The underground ‘Summer of Riesling’ movement is gaining momentum. It seems Riesling Resistance is Futile! Wellington Riesling aficionados were honoured with the presence of the Summer of Riesling ‘overlord’, Paul Grieco, who started it all in 2008. At his ‘Terroir’ wine bar in East Village, New York City, he took it upon himself to promote the virtues of Riesling to his customers by serving only Rieslings by the glass over that summer. Some of his patrons walked out because of the lack of choice, but Grieo stuck to his guns. Summer of Riesling is not an official promotion, nor is it sanctioned by any organisation, so it truly is an expression of personal passion, and it is spread by word of mouth, glass of Riesling and the adopting of an idea – to educate people on the qualities of this noble grape.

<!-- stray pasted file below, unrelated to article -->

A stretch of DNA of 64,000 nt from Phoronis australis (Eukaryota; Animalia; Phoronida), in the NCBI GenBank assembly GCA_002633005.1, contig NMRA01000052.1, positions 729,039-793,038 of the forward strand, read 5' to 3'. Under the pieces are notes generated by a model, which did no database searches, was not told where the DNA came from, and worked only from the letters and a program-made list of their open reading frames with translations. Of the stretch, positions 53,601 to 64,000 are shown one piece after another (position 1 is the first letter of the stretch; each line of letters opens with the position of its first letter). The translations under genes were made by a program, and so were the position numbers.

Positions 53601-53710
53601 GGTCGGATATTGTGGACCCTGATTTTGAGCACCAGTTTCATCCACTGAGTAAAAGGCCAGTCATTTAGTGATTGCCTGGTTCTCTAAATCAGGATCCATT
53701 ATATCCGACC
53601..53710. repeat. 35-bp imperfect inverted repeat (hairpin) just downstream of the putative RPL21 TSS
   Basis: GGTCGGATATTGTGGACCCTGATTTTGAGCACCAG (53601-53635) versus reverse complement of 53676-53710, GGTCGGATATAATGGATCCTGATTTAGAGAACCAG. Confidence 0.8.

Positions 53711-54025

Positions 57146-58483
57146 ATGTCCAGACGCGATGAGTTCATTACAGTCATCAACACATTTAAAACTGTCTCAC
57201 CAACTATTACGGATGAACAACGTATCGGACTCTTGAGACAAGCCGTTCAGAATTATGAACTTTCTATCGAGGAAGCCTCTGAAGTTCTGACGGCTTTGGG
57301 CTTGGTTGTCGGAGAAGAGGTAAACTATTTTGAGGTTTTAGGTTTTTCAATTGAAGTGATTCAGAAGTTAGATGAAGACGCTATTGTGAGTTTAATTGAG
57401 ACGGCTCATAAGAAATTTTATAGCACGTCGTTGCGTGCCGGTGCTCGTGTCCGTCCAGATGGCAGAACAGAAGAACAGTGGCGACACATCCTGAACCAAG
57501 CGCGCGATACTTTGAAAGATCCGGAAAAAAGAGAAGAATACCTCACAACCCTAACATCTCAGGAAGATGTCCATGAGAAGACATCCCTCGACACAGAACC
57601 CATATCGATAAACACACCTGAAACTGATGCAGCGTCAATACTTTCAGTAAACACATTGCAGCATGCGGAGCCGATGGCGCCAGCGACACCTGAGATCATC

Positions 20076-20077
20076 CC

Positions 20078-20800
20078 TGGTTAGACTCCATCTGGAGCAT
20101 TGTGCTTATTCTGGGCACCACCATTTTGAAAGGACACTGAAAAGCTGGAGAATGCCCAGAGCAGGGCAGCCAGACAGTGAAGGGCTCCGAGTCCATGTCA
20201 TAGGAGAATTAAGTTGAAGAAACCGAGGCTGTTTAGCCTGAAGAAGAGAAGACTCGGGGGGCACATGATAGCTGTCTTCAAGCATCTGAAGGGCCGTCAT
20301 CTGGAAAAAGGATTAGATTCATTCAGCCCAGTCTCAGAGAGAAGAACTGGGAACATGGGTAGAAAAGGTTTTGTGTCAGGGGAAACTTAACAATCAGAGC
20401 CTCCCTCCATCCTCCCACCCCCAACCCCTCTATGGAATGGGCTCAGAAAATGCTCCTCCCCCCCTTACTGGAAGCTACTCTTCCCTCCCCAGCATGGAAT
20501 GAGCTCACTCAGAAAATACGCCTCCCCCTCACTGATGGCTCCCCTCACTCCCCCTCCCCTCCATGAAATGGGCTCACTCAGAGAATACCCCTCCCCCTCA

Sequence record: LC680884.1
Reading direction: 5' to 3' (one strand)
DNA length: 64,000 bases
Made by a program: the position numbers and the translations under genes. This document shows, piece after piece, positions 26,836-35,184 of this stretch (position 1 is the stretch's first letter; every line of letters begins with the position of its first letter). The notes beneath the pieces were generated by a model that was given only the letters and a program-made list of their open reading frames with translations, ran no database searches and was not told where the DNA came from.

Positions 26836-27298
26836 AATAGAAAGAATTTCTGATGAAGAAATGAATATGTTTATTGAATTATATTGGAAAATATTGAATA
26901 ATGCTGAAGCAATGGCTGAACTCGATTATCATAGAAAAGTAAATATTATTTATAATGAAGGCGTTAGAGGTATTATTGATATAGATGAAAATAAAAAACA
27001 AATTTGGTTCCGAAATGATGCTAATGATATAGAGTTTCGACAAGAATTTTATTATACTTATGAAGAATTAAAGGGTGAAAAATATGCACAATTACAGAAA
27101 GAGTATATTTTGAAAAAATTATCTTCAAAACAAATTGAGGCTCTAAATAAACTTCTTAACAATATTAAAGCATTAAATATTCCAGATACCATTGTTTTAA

The word has indeed spread, across the United States, this coming summer, Grieco expects over 200 establishments to participate in Summer of Riesling. It has already come to Australia and now this summer to New Zealand. Central Otago’s Mount Edward winemaker Duncan Forsyth was in ‘Terroir’ in New York in 2008 and was hooked. While Pinot Noir is the main variety he deals with, Riesling is held in the same esteem, but he recognises the work that needs to be done to get more people loving it. So he has teamed up with Angela Clifford of the Waipara Valley in bringing Summer of Riesling to New Zealand – all on their own backs. An invitation to Paul Grieco to visit New Zealand was surprisingly accepted, and Grieco’s enthusiasm and knowledge has been a boon in the exercise. Don’t be mislead into thinking Riesling is all that Grieco knows. If you visit his wine bar (or website) and peruse the 51 page wine list, you can see he covers all the bases with all manner of wines. The list shows that passion is all. And love of Riesling is truly part of Grieco’s passion.